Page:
It’s almost time to wrap up your prized possessions and put them in a safe place, because this Friday marks World Backup Day.
The international event takes place on 31 March and aims to raise awareness of the importance of securing valuable data.
According to the event’s organisers, 21% of people have never made backups of important files, whether that’s family photos, business documents or work files.
It’s a baffling statistic, because digital media is ubiquitous in our everyday lives and there is always a chance of those files being compromised.
For instance, documents can be corrupted in a hardware failure or compromised in a cyber attack, they can be lost or tampered with, or the devices that they’re kept on can be damaged.
If you have only one copy of those files, they will be permanently lost. That’s a big risk given how easy it is to back up your files.
Understanding these risks should be a cornerstone of our education, because almost everyone these days keeps digital files as part of their job or personal life.
As Databodi CTO Carl D’Halluin explains: “Failing to backup your data can have catastrophic consequences, as a single hardware failure, cyberattack, or natural disaster can wipe out all your valuable information, leaving you with no way to recover it.
“This means that years of hard work can all be lost in an instant, with no chance of retrieval. Even the cost of losing just a portion of your important data can be immeasurable, with potential financial, legal, and reputational implications that can last for years.”
Given how important data backups are, you’d be forgiven for thinking that experts had detailed technical advice for securing your information. However, the process can be as simple or as complex as you like.
Individuals might be content to email copies of sensitive files to themselves, keeping them in a server controlled by their email provider. Meanwhile, organisations will probably have more robust measures that automate the process.
As part of its campaign, World Backup Day urges people to make the following pledge:
Although that’s a great start, you need to get in the habit of backing up your data on a regular basis. Any time you create a new file or amend an existing one, you must ensure that the data is secured.
It’s therefore worth taking the time to figure out a system that suits your needs. The information you save should be stored in a secure location that enables you to find the documents you need easily.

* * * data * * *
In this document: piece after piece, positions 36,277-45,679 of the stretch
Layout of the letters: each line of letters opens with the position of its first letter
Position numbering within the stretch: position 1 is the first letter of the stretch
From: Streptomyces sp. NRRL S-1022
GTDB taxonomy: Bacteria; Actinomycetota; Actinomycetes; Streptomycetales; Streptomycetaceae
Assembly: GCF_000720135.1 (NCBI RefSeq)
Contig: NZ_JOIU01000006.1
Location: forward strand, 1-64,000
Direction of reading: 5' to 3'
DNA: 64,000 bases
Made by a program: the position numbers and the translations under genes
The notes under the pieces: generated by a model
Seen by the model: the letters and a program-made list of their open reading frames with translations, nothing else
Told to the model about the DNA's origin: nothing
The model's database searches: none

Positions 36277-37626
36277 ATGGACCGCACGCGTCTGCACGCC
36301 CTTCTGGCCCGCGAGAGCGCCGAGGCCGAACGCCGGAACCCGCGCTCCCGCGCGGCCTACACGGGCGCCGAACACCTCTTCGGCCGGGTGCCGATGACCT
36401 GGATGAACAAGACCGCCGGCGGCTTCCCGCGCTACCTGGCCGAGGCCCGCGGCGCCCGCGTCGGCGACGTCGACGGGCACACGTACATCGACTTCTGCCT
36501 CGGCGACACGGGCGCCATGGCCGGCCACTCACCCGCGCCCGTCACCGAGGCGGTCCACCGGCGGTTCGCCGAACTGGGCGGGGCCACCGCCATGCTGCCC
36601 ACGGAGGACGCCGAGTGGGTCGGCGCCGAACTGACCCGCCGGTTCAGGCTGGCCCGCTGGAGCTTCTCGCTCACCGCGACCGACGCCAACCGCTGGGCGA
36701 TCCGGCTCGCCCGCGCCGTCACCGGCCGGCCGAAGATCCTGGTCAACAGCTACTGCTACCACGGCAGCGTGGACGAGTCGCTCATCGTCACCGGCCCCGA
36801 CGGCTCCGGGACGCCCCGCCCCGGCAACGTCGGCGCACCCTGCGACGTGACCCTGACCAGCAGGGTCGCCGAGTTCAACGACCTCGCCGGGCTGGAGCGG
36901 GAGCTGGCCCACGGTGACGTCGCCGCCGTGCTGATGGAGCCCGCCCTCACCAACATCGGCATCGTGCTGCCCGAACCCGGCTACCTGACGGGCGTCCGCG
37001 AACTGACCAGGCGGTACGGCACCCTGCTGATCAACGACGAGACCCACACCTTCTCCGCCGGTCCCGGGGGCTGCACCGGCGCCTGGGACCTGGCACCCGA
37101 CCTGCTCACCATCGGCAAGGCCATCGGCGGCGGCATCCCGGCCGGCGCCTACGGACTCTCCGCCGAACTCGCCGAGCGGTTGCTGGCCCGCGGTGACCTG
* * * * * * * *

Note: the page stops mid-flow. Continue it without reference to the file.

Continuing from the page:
Online vs offline backups
The most common solution for backups is to store your data in the Cloud. Apple iCloud, Dropbox, Google Drive and Microsoft OneDrive are common Cloud storage providers, which enable people to quickly save duplicates in an online server.
The process is often automatic, and it comes with the added benefit of allowing people to access data on one device that was created in another. This is handy if you have a photo saved on your phone that you want to display on your laptop, or if you want to share a file with someone else.
However, the benefits of the Cloud have seen it take on mythic status among its proponents. There is a mistaken belief that you can simply put whatever information you like into the Cloud and it’ll be safe forever.
But like any other Internet-connected system, the Cloud contains vulnerabilities that can be exploited. This means that servers can be rendered temporarily unavailable, or the data can viewed by unauthorised parties. Worse still, it could be permanently wiped.
There’s no doubt that the Cloud is an ideal way to conveniently secure your files, particularly if you need to regularly access or amend them.
However, if you have highly classified data or want to be certain that the information won’t be compromised, we recommend storing another set of backups offline.
For example, you might keep your data on a USB stick or a portable hard drive. This ensures that you have versions of the data that are protected from cyber criminals or third-party technical failure.
This isn’t a foolproof solution because these devices can also be damaged or lost, but there is a much lower risk of this happening.